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Game of the Year 2013

I hadn't planned on making this list until past Christmas, but my schedule is filling up fairly quickly. I figure I'll get this done and edit in any changes if I play something better by the end of the year (doubtful, but you never know).

In any case, this is the best of what I played this year. Not all of these came out in 2013, obviously, but I don't really care about that. Keep in mind I haven't played a great many of the best games of the year - you won't see The Last of Us on here simply because I haven't played it, not because I'm a pretentious douche.

List items

  • 2013 was a stellar year for RPG fans like me. I've been disappointed with Level-5's PS3 efforts, being more of a fan of their Dark Cloud and Rogue Galaxy games for the PS2 than I was anything related to White Knight Chronicles. I had some fears that Ni no Kuni would be more like WKC than a traditional RPG, and I'm happy to report I was completely, delightfully wrong.

    For me, Ni no Kuni is a classic. I usually dislike RPGs and games that center around children or child-like elements, but Ni no Kuni's touching story of a boy riddled with guilt over his role in his mother's death is great - most of the time. There's some usual "he is the one" bullshit, but if you can get past that, the central characters are lovable and the plot is as decent as just about any in a JRPG. The world is vibrant and lush, and while it draws inspirations from pretty easily identifiable sources, it's so beautifully realized that it's hard to find fault with it.

    And then there's the side-questing and loads of stuff to do. First and foremost is the "catch 'em all" companion system, in which you capture and recruit enemies to fight for your main character. These can be upgraded with food items that permanently increase statistics. It's a hell of an addicting system that owes much to the Pokemon series of games in all the best ways. There are side quests aplenty, and while most aren't anything to write home about, neither are there any particularly annoying ones either. The post game content is when the game truly shines, as a new dungeon is unlocked and some various new side quests become available.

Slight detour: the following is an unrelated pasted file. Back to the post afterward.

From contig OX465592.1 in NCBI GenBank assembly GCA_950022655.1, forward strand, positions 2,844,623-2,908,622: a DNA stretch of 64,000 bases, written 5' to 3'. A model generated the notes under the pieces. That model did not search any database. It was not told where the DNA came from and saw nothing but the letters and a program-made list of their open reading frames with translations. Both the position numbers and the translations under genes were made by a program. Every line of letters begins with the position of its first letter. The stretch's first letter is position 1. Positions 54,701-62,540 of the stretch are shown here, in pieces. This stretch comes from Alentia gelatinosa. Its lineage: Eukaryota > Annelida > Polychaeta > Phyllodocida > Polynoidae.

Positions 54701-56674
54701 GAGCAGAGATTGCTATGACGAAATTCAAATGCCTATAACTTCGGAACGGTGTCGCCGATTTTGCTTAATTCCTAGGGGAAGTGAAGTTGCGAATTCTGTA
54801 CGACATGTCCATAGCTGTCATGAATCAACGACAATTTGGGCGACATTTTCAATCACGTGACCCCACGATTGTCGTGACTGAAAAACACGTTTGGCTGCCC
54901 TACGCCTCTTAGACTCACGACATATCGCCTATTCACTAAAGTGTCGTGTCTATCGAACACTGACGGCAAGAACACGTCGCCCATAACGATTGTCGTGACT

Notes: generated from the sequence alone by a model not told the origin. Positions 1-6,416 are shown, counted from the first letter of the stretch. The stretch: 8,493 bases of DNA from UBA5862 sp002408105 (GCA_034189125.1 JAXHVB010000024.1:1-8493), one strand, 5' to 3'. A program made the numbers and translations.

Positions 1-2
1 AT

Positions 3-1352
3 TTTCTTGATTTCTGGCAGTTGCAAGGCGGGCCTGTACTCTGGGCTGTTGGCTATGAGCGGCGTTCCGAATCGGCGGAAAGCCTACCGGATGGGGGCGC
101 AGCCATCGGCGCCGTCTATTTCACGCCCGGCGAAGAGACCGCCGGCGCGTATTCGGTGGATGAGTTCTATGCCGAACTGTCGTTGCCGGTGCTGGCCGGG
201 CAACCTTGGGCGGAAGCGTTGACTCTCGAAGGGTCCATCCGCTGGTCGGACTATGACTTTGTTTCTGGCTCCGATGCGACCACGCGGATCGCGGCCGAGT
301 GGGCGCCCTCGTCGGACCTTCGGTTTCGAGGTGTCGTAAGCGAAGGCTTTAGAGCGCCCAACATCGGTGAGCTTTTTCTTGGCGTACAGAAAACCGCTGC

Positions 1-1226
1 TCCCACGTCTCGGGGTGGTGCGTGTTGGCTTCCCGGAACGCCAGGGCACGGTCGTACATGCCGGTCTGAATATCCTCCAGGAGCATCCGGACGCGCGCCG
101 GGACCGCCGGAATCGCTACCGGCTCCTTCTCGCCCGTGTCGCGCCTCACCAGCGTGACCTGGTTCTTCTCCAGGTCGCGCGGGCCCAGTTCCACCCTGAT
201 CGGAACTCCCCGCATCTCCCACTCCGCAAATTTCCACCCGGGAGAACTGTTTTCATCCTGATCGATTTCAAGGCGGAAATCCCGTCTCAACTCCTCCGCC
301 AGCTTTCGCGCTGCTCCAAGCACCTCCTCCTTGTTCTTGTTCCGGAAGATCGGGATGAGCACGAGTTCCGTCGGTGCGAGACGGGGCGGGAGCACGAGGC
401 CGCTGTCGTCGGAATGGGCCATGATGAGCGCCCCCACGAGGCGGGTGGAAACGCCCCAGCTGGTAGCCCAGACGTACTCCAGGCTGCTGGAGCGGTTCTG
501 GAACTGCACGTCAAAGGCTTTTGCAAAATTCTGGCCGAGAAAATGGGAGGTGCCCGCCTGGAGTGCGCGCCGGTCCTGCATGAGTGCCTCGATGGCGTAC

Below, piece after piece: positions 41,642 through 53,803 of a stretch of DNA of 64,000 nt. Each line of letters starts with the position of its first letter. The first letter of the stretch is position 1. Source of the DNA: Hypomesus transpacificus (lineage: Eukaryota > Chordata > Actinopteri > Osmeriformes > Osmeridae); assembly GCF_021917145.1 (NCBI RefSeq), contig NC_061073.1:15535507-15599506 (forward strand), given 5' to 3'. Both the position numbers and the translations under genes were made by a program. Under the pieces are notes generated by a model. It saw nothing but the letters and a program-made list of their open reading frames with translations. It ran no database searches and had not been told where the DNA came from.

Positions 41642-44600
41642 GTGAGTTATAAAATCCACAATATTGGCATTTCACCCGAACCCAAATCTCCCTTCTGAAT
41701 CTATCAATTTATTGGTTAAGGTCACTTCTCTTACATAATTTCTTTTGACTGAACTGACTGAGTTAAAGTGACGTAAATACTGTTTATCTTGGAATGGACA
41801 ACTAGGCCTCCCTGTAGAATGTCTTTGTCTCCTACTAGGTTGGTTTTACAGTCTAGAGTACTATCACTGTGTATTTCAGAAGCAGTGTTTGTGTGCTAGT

Drippy, the protagonist's sidekick, deserves a special mention here as my favorite new character not just of the year, but of the generation. He's immensely likeable and very well designed. Whoever did the character art for this game deserves all the very best.

    More than almost every other game I've played this generation, I really, honestly believe Ni no Kuni will withstand the test of time. It's not just a much needed revitalization of a genre I'd all but given up on - it's an incredible title in its own right, a game I want everyone to play. It put a smile on my face that's never quite left.

  • Far Cry 3 is precisely what I want out of shooters. There's a big, open world to play with, some RPG elements, reasons to explore and collect all the junk I can find, and best of all, the visuals are fairly easy on my eyes. I liked the story well enough, but it was the exploration and the various little pieces of gameplay that kept me coming back for more. This leaves me seriously hungry for Far Cry 4.

  • Mutton! Fresh mutton!

    Remember a little while ago when I said 2013 was an excellent year for JRPGs? Of course you do! You hang off my every word, oh Sparky fanatic!